408. By the active and effective assistance of the Suffering Souls, as described in the course of these treatises, the three divisions of the kingdom of God, the Church militant, the Church triumphant and the Church suffering, are most intimately united in mutual charity. Our faith in the communion of saints is thereby increased to a degree incomprehensible to those outside the Church. This devotion leads us to the inexhaustible treasury of indulgences, and gives its key into our hands. It makes lucid the abstruse doctrine of atonement. From the treasury of atonement, we may take abundant satisfaction and thereby give consolation to innumerable Suffering Souls, thus insuring intercession and gratitude to ourselves. In heaven we increase joy at the additional conquests of the Most Precious Blood; the realm of bliss is populated with new saints confirmed in justice and joining Mary, the angels and saints in eternal thanksgiving. The Church militant rejoices at the increased number of her protectors. "Relatives" says Faber, "friends, the family, the community, the country have special cause to rejoice." Nature itself is honored, for a creature has entered the bliss of the Creator andjoins forever in His praises.

409. Devotion to the Suffering Souls is not restricted to words and sentiment, but essentially urges and demands action.—St. Benedict Joseph Labre, the holy mendicant of Amettes, though abandoning home and leading the life of a pilgrim, bears in his mind the impress of that picture in the church of his village home-before which he had so often prayed in youth, and his fervor for the release of the Suffering Souls is ever on the increase. On his weary path from sanctuary to sanctuary he thinks of their torments, compared with which his sufferings from hunger, thirst, exposure and contempt are as nothing. Remembering the yearning of these souls for spiritual refreshment in the fiery furnace, for peace and rest on the bosom of their God, he redoubles his charities and penances to satisfy Divine Justice for them. Sweet and easy are to him the rigors of austere self-denial, because he is permitted to unite them with the merits of Him whose sufferings were infinitely greater, and to offer them in suffrage for the Holy Souls.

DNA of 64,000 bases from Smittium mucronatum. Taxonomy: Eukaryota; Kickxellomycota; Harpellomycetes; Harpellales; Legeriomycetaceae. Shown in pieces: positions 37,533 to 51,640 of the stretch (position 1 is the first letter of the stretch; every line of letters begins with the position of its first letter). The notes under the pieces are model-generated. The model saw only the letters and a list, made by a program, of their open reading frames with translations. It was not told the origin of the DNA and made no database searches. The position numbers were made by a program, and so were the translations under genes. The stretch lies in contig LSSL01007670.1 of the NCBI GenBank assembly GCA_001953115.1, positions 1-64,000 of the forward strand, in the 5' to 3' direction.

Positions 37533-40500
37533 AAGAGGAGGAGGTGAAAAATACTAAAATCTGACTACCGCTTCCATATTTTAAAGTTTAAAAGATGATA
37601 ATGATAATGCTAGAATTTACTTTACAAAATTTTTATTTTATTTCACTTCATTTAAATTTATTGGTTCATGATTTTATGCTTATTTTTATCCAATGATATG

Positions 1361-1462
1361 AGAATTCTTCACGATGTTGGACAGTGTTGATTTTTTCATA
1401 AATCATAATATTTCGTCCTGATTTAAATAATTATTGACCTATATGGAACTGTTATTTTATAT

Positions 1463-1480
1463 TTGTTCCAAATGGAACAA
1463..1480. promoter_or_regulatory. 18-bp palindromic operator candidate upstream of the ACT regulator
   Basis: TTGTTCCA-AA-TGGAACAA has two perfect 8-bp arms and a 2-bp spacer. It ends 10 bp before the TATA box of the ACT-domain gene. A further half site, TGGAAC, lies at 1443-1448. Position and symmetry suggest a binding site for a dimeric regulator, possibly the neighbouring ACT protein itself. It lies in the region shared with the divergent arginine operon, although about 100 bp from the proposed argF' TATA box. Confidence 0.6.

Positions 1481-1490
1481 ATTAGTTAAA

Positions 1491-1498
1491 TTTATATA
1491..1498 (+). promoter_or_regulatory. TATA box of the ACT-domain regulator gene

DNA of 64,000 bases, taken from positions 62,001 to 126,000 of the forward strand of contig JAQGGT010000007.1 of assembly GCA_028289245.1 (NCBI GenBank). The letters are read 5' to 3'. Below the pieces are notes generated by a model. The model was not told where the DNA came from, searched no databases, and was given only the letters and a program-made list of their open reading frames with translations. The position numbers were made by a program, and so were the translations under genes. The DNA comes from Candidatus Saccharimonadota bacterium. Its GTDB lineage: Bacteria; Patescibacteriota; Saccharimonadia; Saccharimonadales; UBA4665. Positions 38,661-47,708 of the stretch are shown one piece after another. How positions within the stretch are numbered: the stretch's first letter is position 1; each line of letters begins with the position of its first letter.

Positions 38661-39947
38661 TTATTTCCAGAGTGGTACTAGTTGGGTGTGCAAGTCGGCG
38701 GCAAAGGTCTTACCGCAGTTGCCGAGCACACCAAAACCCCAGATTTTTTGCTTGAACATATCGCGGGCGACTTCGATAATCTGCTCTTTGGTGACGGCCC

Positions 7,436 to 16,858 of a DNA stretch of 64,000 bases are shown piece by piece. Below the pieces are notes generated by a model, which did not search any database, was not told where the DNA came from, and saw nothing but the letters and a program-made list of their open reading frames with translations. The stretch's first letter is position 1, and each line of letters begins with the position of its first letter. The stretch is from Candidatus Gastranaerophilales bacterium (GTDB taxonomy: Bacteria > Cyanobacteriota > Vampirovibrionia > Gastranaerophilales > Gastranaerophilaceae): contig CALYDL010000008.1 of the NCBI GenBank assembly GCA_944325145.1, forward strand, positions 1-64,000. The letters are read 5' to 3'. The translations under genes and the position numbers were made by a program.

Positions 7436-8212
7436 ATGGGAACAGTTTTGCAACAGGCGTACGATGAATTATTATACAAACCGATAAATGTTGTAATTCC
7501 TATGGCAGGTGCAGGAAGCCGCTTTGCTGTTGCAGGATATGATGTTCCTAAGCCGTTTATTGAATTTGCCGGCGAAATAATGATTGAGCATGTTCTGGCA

410. The holy mendicant, however, was not content to devote himself and his whole life to the relief of the Suffering Souls. He also did his utmost to incite others to follow his example. A great lover of silence and humble reserve, St. Benedict Joseph became eloquent in defense and inculcation of his favorite devotion. One day he remarked, "We ought to have three hearts united into one; the first replete with the love of God, the second overflowing with charity towards our neighbor, the third full of rigor towards ourselves. The heart overflowing with charity-must urge us to implore Jesus and Mary to receive the Suffering Souls into the mansions of eternal bliss" Oh, that the hearts of all Christians were of this description ! But, alas, of a great many the contrary is true. Their hearts overflow with indulgence to themselves and are full of rigor towards their neighbor. But it is also true that devotion to the souls in Purgatory has wrought a change in many a heart, filling such Christians with charity towards their neighbor, and with rigor towards themselves. Hence such persons no longer decline to make sacrifices, to perform acts of self-denial and charity, and to offer prayers for the relief of the souls in Purgatory.

411. Following the example of St. Benedict Joseph, all good Catholics are fervent helpers of the souls in Purgatory, constantly eager to perform works of charity for their aid. Says Faber, "Behold how all the corporal works of mercy are practiced by devotion to the Holy Souls. It nourishes the famished souls with the Bread of Angels; it allays their thirst with the refreshing draught of our Lord's Precious Blood ; it clothes them with heavenly glory; it consoles them in their infirmities by visiting them with help; it releases the captives from bonds more galling than death and gives them the liberty of heavenly bliss ; it harbors strangers and hastens their admission to the haven of eternal rest; it buries the dead in the bosom of Jesus, their reward exceeding great. Oh, on the last day,- when those seven questions on the works of mercy will be asked by our Lord, how happy will he be, and if he were the poorest mendicant who never gave an alms because he had to beg himself, when he sees himself eloquently defended by numbers of Holy Souls to whom.he was merciful during their captivity."

412. What comfort and consolation is to be derived from this thought: I have released a soul from Purgatory; I have performed works of mercy in its favor and thereby hastened its entrance into heaven! Will the soul thus benefited not continually implore God, "Save him who released me" ? This consideration impels us to perform the spiritual and corporal works of mercy also for our fellow-men here on earth. In the ages of faith the weekly and yearly foundations of Masses, made for all times and sometimes in several churches, were joined with works of mercy, such as distributing food and giving clothes to the poor, assisting the sick and aged, etc. In addition to these corporal works of mercy, the spiritual works also were performed: sinners were corrected, the ignorant were instructed, enemies were reconciled, prayers were offered for the living and the dead. Thus devotion to the Suffering Souls embraces all good works. It does more; it redoubles our zeal, incites us to works of supererogation, and prompts us to influence others by word and example to give alms and to pray for the faithful departed.